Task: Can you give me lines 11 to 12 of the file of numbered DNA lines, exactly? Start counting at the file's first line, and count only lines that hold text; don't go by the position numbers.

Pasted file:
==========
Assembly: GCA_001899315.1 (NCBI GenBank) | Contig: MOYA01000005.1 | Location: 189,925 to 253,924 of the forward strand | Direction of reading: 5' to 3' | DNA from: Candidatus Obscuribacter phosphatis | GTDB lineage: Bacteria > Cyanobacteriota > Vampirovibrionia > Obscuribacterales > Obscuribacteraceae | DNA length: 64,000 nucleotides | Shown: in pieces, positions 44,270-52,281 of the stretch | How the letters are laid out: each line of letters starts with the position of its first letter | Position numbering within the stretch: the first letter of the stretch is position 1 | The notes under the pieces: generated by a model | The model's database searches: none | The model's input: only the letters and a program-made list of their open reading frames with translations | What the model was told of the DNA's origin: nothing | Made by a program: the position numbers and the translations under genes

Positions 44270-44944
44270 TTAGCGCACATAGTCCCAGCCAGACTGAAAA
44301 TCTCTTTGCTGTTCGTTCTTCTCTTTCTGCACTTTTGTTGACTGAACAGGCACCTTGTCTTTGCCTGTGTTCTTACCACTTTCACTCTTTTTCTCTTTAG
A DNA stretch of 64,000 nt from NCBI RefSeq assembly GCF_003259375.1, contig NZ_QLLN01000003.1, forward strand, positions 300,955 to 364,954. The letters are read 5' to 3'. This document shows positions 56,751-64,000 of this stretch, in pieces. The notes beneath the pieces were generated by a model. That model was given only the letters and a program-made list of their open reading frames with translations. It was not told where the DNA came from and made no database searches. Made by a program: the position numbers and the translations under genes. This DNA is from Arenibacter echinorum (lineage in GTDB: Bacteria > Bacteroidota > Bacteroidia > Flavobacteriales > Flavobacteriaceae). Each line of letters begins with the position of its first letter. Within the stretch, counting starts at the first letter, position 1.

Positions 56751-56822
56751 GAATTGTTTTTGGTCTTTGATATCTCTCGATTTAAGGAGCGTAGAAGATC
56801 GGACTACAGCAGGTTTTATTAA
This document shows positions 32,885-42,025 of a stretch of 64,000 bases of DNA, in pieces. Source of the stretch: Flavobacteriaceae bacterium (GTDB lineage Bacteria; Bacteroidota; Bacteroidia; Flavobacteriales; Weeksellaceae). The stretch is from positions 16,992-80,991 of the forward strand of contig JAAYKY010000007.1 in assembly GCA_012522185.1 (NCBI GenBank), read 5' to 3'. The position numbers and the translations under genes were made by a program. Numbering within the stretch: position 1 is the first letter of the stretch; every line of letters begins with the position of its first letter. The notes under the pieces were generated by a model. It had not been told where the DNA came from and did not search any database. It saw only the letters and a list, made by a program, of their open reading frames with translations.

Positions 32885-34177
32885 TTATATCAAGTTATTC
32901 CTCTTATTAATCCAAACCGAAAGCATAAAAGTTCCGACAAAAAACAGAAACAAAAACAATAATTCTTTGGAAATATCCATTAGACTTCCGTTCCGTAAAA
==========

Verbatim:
32885 TTATATCAAGTTATTC
32901 CTCTTATTAATCCAAACCGAAAGCATAAAAGTTCCGACAAAAAACAGAAACAAAAACAATAATTCTTTGGAAATATCCATTAGACTTCCGTTCCGTAAAA